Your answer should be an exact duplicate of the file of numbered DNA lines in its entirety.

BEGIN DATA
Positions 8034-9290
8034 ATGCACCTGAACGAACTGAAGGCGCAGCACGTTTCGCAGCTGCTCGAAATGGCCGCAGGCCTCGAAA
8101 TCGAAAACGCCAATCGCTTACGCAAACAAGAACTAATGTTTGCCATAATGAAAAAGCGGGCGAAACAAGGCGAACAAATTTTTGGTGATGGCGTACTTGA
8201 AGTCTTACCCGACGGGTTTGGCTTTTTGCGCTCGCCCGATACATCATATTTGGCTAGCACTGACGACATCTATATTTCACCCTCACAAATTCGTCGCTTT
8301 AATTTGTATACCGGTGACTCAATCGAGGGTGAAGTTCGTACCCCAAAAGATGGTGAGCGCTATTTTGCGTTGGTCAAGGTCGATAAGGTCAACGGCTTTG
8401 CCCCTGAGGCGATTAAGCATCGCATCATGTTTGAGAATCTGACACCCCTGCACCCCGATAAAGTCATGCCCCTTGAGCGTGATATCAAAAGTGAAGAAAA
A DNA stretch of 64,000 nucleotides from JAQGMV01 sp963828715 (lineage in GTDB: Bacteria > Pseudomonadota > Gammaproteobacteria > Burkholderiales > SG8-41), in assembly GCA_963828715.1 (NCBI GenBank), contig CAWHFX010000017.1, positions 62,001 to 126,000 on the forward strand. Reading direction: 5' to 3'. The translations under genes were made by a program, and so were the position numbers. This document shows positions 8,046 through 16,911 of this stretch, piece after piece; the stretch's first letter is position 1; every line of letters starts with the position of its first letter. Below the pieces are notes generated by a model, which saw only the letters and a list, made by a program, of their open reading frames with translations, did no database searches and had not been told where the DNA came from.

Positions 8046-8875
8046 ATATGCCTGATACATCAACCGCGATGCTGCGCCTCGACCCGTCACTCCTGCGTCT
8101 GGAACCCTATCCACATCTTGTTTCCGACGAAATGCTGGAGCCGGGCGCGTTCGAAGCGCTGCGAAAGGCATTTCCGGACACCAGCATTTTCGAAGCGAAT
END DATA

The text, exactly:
Positions 8034-9290
8034 ATGCACCTGAACGAACTGAAGGCGCAGCACGTTTCGCAGCTGCTCGAAATGGCCGCAGGCCTCGAAA
8101 TCGAAAACGCCAATCGCTTACGCAAACAAGAACTAATGTTTGCCATAATGAAAAAGCGGGCGAAACAAGGCGAACAAATTTTTGGTGATGGCGTACTTGA
8201 AGTCTTACCCGACGGGTTTGGCTTTTTGCGCTCGCCCGATACATCATATTTGGCTAGCACTGACGACATCTATATTTCACCCTCACAAATTCGTCGCTTT
8301 AATTTGTATACCGGTGACTCAATCGAGGGTGAAGTTCGTACCCCAAAAGATGGTGAGCGCTATTTTGCGTTGGTCAAGGTCGATAAGGTCAACGGCTTTG
8401 CCCCTGAGGCGATTAAGCATCGCATCATGTTTGAGAATCTGACACCCCTGCACCCCGATAAAGTCATGCCCCTTGAGCGTGATATCAAAAGTGAAGAAAA
A DNA stretch of 64,000 nucleotides from JAQGMV01 sp963828715 (lineage in GTDB: Bacteria > Pseudomonadota > Gammaproteobacteria > Burkholderiales > SG8-41), in assembly GCA_963828715.1 (NCBI GenBank), contig CAWHFX010000017.1, positions 62,001 to 126,000 on the forward strand. Reading direction: 5' to 3'. The translations under genes were made by a program, and so were the position numbers. This document shows positions 8,046 through 16,911 of this stretch, piece after piece; the stretch's first letter is position 1; every line of letters starts with the position of its first letter. Below the pieces are notes generated by a model, which saw only the letters and a list, made by a program, of their open reading frames with translations, did no database searches and had not been told where the DNA came from.

Positions 8046-8875
8046 ATATGCCTGATACATCAACCGCGATGCTGCGCCTCGACCCGTCACTCCTGCGTCT
8101 GGAACCCTATCCACATCTTGTTTCCGACGAAATGCTGGAGCCGGGCGCGTTCGAAGCGCTGCGAAAGGCATTTCCGGACACCAGCATTTTCGAAGCGAAT